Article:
Transportation Access Story Map
For too long, transportation policy has been written by and for drivers. For those of us who cannot drive or cannot afford to drive, this creates major barriers for us to access school, jobs, medical care, grocery stores, religious services and everywhere else we need to go in order to fully participate in our communities.
In November 2020, the Disability Mobility Initiative began interviewing people from every legislative district in our state who are nondrivers. From these interviews, we created the Transportation Access for Everyone story map.
These stories reflect the experience of nearly a quarter of our state’s population, a figure that is likely to increase as a larger percentage of our population ages out of driving. We know that Black, Indigenous and people of color, immigrants, poor people, seniors and disabled people are much less likely to have a driver’s license or access to a car1 and are more likely to be transit reliant. At the same time people of color, and people living in rural areas and on tribal lands face greater risks of being killed in traffic collisions because our communities lack accessible pedestrian and transit infrastructure, a trend that we have seen increase because of the suburbanization of poverty.
With our years of lived experience using buses, bikes, wheelchairs and our sneakers to live our lives and participate in our communities, we are the transportation experts who best know our barriers and needs, what does and does not work.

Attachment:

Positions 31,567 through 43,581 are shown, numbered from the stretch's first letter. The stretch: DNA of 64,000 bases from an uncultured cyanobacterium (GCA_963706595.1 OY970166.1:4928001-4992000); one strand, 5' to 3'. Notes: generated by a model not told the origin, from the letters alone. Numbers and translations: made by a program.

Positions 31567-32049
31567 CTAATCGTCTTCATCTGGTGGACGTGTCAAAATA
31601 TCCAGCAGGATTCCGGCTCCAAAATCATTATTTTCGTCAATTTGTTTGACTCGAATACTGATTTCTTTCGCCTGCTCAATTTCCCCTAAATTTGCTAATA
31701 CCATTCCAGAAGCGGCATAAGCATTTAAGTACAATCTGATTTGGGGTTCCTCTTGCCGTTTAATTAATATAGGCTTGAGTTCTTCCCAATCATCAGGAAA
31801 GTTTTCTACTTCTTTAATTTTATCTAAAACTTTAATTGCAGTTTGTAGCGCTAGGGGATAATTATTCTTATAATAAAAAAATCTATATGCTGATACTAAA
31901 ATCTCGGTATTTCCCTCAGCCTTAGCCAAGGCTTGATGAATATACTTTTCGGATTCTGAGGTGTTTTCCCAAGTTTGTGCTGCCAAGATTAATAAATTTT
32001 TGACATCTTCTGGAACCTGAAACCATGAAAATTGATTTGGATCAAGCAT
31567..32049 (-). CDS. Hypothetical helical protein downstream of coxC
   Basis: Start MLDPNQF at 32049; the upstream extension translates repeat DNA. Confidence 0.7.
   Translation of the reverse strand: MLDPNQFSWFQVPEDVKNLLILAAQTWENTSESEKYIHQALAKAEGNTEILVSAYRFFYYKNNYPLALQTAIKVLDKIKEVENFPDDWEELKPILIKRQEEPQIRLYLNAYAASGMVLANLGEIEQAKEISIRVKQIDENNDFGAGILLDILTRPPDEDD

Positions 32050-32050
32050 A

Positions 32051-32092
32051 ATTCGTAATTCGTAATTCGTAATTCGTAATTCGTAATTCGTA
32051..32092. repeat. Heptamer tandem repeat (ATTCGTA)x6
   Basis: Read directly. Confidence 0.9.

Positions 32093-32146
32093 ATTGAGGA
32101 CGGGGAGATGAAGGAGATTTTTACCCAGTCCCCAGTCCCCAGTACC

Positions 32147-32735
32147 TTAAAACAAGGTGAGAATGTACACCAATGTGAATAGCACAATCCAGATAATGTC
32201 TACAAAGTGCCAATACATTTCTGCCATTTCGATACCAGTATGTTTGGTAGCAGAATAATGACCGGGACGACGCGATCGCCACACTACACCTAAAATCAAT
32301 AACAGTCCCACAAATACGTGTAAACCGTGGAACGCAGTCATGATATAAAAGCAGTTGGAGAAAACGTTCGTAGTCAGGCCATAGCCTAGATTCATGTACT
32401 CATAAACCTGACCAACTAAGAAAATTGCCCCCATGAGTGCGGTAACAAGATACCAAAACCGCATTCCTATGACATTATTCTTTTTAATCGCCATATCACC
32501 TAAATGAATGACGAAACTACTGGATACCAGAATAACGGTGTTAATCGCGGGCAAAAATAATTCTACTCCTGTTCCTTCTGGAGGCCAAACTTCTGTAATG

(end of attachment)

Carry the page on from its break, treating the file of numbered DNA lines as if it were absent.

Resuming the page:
Want more? Read our groundbreaking research paper based on the interviews in this story map!
Complete this form to share your story
Deepest gratitude for everyone who took the time to interview with us and for sharing your stories. We recognize that this can be an intensely personal act, especially for those of us who have deeply internalized ableism, racism and confront other structural inequities that have misled us to believe our perspectives carry less value. Many story map participants also reached out to their personal networks to make new connections so we could expand the work, others shared critical feedback and helped us edit this document. Special thanks to our interns and fellows, Abby Griffith, Amandeep Kaur, Bianca Johnson, Charlie Howe, Kimberly Kinchen, Krystal Monteros and Micah Lusignan.
We also want to thank all the organizations and agencies that helped us connect to the story map participants. Doing this work in the middle of a pandemic meant that we were almost entirely reliant on the deep relationships and community building that our allies had with their communities and constituents. This would not have been possible without your support.
We especially want to thank the organizational partners that went a step further and directly conducted interviews with their constituents — Elmview, Living Well Kent and People for People. Special thanks to those that read and shared resources and ideas for our analysis and recommendations — Hopelink, Transportation Choices Coalition, Move Redmond and the Seattle Department of Transportation.